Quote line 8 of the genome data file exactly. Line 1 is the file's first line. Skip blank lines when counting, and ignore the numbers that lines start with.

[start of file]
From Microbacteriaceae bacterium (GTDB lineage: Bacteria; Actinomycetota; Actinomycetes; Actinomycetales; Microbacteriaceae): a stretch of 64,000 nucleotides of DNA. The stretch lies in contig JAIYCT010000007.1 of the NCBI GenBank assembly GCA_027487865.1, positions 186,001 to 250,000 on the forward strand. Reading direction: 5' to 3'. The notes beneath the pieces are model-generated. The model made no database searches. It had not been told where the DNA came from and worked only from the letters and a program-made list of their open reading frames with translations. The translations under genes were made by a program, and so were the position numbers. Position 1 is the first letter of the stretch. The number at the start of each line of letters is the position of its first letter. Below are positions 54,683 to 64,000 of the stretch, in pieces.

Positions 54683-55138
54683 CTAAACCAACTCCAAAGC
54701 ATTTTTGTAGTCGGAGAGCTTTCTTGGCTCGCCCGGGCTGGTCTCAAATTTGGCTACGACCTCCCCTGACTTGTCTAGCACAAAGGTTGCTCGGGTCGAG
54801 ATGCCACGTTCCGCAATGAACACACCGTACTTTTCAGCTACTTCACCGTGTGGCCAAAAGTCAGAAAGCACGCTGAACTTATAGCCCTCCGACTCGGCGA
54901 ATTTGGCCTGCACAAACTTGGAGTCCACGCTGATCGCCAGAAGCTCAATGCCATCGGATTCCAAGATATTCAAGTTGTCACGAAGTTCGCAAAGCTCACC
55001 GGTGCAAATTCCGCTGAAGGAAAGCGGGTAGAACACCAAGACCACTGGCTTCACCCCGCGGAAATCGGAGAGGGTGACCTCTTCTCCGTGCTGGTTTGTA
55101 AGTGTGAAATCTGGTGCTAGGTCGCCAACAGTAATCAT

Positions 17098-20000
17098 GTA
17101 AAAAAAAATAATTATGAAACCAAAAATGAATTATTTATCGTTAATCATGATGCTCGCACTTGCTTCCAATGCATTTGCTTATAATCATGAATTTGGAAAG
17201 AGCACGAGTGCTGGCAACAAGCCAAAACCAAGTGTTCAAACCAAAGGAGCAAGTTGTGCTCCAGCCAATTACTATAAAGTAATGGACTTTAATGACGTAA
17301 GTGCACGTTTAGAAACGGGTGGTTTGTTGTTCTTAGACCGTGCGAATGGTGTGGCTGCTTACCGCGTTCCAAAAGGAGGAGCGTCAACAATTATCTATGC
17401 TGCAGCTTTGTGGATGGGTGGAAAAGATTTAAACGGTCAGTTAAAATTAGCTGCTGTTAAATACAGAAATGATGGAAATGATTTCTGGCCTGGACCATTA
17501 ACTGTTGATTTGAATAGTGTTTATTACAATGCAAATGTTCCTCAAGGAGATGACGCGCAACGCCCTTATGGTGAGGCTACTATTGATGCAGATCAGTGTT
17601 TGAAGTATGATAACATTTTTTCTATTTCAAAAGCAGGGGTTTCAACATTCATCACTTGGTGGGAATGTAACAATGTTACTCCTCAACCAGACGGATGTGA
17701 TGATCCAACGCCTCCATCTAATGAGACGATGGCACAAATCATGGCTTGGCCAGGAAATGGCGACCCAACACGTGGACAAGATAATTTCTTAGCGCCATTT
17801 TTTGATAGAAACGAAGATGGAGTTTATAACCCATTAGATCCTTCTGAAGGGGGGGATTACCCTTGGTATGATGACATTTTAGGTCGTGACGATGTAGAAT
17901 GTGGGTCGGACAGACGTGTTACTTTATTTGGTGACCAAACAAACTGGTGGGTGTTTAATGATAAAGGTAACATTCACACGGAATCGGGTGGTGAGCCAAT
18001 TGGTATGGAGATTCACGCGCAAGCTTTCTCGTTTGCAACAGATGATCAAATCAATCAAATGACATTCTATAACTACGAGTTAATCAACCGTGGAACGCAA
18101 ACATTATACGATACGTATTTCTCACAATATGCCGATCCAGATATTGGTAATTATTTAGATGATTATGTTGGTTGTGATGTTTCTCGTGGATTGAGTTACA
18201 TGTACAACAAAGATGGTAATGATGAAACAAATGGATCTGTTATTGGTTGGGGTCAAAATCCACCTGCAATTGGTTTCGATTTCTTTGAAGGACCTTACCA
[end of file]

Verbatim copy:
55101 AGTGTGAAATCTGGTGCTAGGTCGCCAACAGTAATCAT